New York: September 25, 2017. (PCP) Hundreds of Kashmiri Americans held a huge rally in front of the United Nations during the speech of the Indian Delegate to its General Assembly. Raising slogans of: “India: Honor UN Pledges” “Freedom for all, Freedom for Kashmir” Indian Forces: Out of Kashmir” “Time to Resolve Kashmir Dispute Now” “Kashmir: The Nuclear Flashpoint” “No Justice, No Peace”, they demanded United Nations -- assured right of self-determination to the people of Kashmir.
Dr. Ghulam Nabi Fai, Secretary general of World Kashmir Awareness Forum responded to the mantra of Ms. Sushma Suraj, the foreign minister of India when she said: “He (the prime minister of Pakistan) has forgotten that under the Shimla Agreement and the Lahore Declaration India and Pakistan resolved that they would settle, all outstanding issues bilaterally.” Dr. Fai said, “Sushma Suraj ji seeks to propagate the impression that The UN resolutions have been superseded by the Simla Agreement. That implication is false and it can be readily seen from a comparison of the two texts (UN resolutions & Simla Agreement). But even if it were true, it would run counter to a standing principle of international relations which is set out in Article 103 of the Charter of the United Nations (accepted by every Member of the United Nations, including India). The Article says: "In the event of a conflict between the obligations of the Members of the United nations under the present Charter and their obligations under any other international agreement, their obligations under the present Charter shall prevail"
“Despite this circumstance, Fai added, the Simla Agreement nowhere precludes a settlement of the Kashmir dispute along the lines laid down by the United Nations with the consent of both India and Pakistan. Nor does it require that the United Nations be by-passed in the effort towards a settlement. On the contrary, it expressly says that the relations between the two countries shall be governed by the principles and purposes of the Charter of the United Nations. One of the basic principles of the Charter (Article 33) is to seek a solution of any dispute by negotiation, enquiry, conciliation, arbitration, judicial settlement, resort to regional agencies or arrangements or other peaceful means. The Agreement thus reinforces the obligations of both parties to achieve a settlement in accordance with the resolutions endorsed by the Security Council and, if their bilateral efforts fail, to turn to the United Nations for assistance. Nothing would be more contrary to the Charter -- and, therefore, to the Simla Agreement itself -- than to bar recourse to the United Nations.”
Syed Ali Geelani, Chairman, All Parties Hurriyet Conference, in his message said that the United Nations despite being aware about the disappointing, dismal and shameful track record of human rights violations in Jammu and Kashmir has failed to impress upon India to reign in its trigger-happy soldiers and stop killings in the state. Custodial killing, enforced disappearances and rape as a weapon of war are the hallmarks of Indian occupational forces in Kashmir. Notwithstanding India not allowing the fact-finding mission of the UN High Commissioner on Human Rights to have access to the situation in Kashmir, India cannot be and should not be allowed to imperil global peace. In the given situation in the region, it is your bounden duty to take de-novo cognizance of Kashmir immediately as tensions center on the India-Pakistan border, otherwise the august body shall be failing in its obligations under the Charter.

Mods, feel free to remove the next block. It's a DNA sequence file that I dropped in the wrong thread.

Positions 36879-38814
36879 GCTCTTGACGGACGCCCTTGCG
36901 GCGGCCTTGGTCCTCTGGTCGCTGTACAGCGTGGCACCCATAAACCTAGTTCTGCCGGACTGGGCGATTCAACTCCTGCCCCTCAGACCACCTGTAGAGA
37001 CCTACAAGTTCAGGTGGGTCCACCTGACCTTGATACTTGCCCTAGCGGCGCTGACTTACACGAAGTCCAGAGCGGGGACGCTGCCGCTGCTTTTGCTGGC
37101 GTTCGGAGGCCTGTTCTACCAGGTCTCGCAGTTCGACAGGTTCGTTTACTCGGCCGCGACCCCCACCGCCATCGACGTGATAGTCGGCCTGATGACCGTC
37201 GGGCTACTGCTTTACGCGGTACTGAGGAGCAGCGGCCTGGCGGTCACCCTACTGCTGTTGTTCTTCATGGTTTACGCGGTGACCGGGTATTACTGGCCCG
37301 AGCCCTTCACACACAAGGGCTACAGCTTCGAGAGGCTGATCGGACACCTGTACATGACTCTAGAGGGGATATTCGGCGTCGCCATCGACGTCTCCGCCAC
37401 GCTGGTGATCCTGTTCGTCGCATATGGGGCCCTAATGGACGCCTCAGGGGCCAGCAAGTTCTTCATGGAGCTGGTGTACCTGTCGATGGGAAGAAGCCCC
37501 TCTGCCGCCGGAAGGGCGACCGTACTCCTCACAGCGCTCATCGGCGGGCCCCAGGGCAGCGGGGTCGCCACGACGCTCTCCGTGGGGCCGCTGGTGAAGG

Mohammad Yasin Malik, Chairman, Jammu Kashmir Liberation Front in his message said that people without the discrimination of age and gender have been locked up in jails and police stations and all this is being done in the name of so-called democracy and raising the bogey of law and order. Kashmiris on daily basis are being humiliated, destroyed, incarcerated, tortured, blinded, and demonized. This is being done with total impunity. He said all this oppression is being done to suppress the voices of Kashmiris who are seeking freedom from illegal military occupation of India. Mr. Malik warned that a nation that has been facing military and police wrath of Indian occupation from last 70 years cannot be intimidated by jails, and other acts of state sponsored aggression as tyrannical acts like these only strengthen the resolve of people seeking freedom from oppression. He appealed to the Secretary General that the gruesome status quo in Kashmir is both legally and morally unacceptable and militarily and economically frightening. There is no time for further complacency.
Barrister Sultan Mehmood Choudhary, former Prime Minister of Azad Kashmir said that global experts of the international relations have correctly characterized the unflagging freedom struggle in Kashmir from foreign occupying powers as harrowing because of the nuclear capabilities of India and Pakistan. Barrister Sultan declared that, "since its nationhood secured on August 15, 1947, Kashmir has been despoiled, defiled, and devastated by foreign military troops and denied its fundamental right of self‑determination. The nuclear danger in South Asia will never recede until Kashmiris receive the justice and political liberty promised by the series of United Nations Security Council resolutions providing for a free and fair self‑ determination vote."
Mr. Ishtiyaq Hameed, Representative, All Parties Hurriyet Conference said “All our basic rights and civil liberties have been snatched by Indian forces. There is no freedom of expression and freedom of assembly. Peaceful protests are responded to by brute force. Bullets and pellets are indiscriminately used against the peaceful protestors. Humiliation, harassment, torture at the hands of the Indian forces, is an everyday feature of life of a Kashmiri. The Indian forces are present in every nook and corner, thus turning Jammu & Kashmir into a virtual prison. Kashmir once called a paradise on Earth has become a place of misery, sorrow, death and destruction.”